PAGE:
MEDSCI 302 : Cancer Biology

Medical and Health Sciences

2024 Semester Two (1245) (15 POINTS)

Course Prescription

A study of the scientific basis of cancer including: mechanisms underlying the pathogenesis of cancer, carcinogenesis, DNA damage and repair, properties of cancer cells (including abnormalities of growth and cell cycle control), the growth of tumours, the classification and histopathology of cancers, and an introduction to therapeutic strategies.

Course Overview

This course provides a strong foundation in the basic and applied science of cancer biology. The content is delivered in lectures, tutorials and practical laboratories. The following main topics are covered: DNA damage and repair; mechanisms of cell proliferation, cell death, differentiation, metabolic reprogramming and cell stress response; tumour hypoxia and radiation biology; genomics, bioinformatics and epigenetics; selected mechanisms of cancer development (inherited, viral and hormonal causes); basics of cancer immunology and metastasis; principles of an integrated cancer diagnosis.

There are four 3-hour interactive laboratories that provide an opportunity to practice selected laboratory methods and reflect on their use in cancer research. Laboratories address the following research areas: 1. Mechanism of apoptosis; 2. Radiation-induced cell killing; 3.Application of bioinformatic approaches to characterise cancer mechanisms; 4. Integrated characterisation of leukaemia pathology. 

There is also an online assignment on colorectal cancer - its pathology, detection and treatment. 

The following lecturers teach in this course: Dr Maggie Kalev (course director), Dr Rachelle Singleton (course coordinator), Assoc Prof Michael Hay, Assoc Prof Nuala Helsby, Dr Dean Singleton, Assoc Prof Cherie Blenkiron, Dr Annette Lasham, Dr Ana Ramachandran, Dr Jo Perry, Dr Kimiora Henare, Dr Petr Tomek and Dr Nicky Lawrence.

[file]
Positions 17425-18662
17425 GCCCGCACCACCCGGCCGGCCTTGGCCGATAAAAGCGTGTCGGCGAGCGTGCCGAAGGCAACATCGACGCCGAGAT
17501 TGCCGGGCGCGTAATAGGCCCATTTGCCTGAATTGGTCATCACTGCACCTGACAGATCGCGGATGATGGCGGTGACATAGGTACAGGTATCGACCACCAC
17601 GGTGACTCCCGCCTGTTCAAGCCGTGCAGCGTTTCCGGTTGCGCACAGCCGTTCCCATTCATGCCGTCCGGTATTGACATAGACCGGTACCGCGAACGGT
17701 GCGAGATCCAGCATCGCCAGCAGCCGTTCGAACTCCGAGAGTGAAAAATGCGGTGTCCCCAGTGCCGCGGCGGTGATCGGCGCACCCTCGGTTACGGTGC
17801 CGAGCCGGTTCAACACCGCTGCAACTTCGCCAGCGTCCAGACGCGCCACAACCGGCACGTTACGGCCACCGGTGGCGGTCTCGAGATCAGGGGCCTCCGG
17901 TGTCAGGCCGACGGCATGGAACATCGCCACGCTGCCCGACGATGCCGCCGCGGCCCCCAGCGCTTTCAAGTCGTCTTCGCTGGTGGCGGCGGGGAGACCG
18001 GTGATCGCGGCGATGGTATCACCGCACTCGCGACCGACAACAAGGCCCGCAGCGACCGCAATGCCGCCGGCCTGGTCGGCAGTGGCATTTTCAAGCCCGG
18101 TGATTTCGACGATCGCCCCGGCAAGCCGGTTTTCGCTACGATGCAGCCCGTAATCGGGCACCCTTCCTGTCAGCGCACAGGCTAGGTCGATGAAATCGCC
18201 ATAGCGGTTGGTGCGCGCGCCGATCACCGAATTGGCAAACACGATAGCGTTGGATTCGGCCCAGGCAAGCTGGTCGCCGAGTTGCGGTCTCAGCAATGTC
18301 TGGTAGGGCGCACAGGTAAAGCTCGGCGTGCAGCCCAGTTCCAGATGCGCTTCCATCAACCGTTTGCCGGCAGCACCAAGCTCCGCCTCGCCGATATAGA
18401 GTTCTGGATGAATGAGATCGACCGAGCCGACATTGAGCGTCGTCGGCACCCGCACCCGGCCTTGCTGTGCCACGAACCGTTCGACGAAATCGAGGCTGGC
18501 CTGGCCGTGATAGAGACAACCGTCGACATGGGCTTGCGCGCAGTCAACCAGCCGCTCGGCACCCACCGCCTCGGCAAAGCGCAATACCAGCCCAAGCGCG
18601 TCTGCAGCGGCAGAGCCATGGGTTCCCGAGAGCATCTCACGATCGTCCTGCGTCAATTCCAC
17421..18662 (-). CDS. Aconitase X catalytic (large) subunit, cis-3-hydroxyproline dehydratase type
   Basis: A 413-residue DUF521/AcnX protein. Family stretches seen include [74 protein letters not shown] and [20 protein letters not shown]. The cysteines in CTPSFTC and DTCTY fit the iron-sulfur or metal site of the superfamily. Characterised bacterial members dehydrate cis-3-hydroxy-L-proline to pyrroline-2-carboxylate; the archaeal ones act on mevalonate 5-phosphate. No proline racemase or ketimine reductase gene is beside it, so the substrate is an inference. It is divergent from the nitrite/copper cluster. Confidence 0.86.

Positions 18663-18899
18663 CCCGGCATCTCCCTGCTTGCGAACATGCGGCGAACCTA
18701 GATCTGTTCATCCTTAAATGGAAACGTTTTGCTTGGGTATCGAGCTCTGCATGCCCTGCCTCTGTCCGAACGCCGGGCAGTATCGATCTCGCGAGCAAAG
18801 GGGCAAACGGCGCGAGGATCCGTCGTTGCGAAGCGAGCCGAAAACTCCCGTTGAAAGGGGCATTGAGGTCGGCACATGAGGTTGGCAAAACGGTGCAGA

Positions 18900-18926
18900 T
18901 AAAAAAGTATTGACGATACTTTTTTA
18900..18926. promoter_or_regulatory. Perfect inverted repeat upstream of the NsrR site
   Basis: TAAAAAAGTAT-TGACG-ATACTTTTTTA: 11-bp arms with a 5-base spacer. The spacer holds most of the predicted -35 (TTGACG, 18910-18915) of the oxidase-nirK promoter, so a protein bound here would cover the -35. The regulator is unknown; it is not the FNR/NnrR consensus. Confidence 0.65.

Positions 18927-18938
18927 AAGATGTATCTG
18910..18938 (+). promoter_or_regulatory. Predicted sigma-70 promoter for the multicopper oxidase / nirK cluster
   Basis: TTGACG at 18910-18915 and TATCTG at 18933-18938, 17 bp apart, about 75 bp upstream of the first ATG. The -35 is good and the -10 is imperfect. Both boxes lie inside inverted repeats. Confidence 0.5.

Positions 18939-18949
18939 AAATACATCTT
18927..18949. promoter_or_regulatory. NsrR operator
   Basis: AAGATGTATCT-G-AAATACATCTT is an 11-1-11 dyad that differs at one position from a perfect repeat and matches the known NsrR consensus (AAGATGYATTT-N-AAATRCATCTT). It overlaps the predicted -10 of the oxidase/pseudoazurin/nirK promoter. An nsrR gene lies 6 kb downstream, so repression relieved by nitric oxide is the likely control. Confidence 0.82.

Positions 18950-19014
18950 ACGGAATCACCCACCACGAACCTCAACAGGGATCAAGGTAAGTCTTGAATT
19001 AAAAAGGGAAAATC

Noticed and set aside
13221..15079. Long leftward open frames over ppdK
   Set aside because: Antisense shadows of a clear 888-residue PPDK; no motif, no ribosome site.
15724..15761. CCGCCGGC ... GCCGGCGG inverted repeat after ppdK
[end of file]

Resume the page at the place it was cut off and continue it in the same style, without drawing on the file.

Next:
The course provides a strong foundation for progressing to postgraduate studies and research in cancer. The Department of Molecular Medicine & Pathology and Auckland Cancer Society Research Centre offer multiple options in this field. For example, MedSci 714 and MedSci 713 provide a focused look at aspects of cancer biology and treatment targets, respectively. 

Course Requirements

Prerequisite: BIOSCI 356 or MEDSCI 203

Course Contacts

Course Director:
Dr Maggie Kalev

Course Coordinator:
Dr Rachelle Singleton

Capabilities Developed in this Course

Capability 1: People and Place
Capability 2: Sustainability
Capability 3: Knowledge and Practice
Capability 4: Critical Thinking
Capability 5: Solution Seeking
Capability 6: Communication
Capability 7: Collaboration
Capability 8: Ethics and Professionalism
Graduate Profile: Bachelor of Science

Learning Outcomes

By the end of this course, students will be able to:
  1. Explain the fundamental processes involved in carcinogenesis (including genetic and environmental triggers). (Capability 2, 3, 4, 5 and 6)
  2. Understand the means by which essential cellular controlling mechanisms are subverted in cancer. (Capability 3 and 4)